In the 19th century, a Scottish physician, Sir Charles Bell, described the anatomy of the seventh cranial nerve. The occurrence of a “droop” on one side of the face has gained attention from neurologists and other medical doctors over the decades, and the name of the condition is, of course, in honor of Bell [1, 2].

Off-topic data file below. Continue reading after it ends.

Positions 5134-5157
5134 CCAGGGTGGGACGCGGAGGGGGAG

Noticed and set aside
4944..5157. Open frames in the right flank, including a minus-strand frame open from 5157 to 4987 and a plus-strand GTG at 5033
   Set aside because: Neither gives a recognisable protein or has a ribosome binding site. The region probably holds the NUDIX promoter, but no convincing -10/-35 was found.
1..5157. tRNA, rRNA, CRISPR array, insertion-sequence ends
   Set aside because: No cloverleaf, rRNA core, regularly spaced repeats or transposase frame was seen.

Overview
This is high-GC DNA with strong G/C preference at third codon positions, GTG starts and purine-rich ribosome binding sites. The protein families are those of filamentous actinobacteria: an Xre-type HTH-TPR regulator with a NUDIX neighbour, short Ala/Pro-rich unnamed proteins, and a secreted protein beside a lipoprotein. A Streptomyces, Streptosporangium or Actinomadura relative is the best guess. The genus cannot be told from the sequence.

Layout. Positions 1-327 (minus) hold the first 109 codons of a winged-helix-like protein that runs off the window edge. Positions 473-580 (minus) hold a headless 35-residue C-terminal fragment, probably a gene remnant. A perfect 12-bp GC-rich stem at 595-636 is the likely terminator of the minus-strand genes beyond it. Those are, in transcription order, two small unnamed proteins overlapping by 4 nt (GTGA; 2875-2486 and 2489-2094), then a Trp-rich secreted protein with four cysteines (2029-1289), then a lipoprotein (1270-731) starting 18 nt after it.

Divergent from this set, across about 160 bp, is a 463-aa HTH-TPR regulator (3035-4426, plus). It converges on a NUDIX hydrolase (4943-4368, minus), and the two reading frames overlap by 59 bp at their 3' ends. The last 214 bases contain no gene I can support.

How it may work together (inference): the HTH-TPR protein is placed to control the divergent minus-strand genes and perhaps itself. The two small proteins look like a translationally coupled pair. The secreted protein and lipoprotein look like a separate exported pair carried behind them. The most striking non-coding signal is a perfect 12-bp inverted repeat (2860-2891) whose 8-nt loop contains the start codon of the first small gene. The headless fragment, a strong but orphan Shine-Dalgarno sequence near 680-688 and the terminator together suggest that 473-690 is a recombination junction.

The seventh cranial nerve is the same as the facial nerve, and it has many roles for humans. For example, it controls facial expression, taste, tear production from the eyes, salivation, and sensation of the ears. This important nerve also participates in smiling, frowning, and blinking of the eyes. Hence, it is a mixed sensory and motor nerve, and whenever damage to it takes place, the consequences can be somewhat devastating for the patient [1, 2].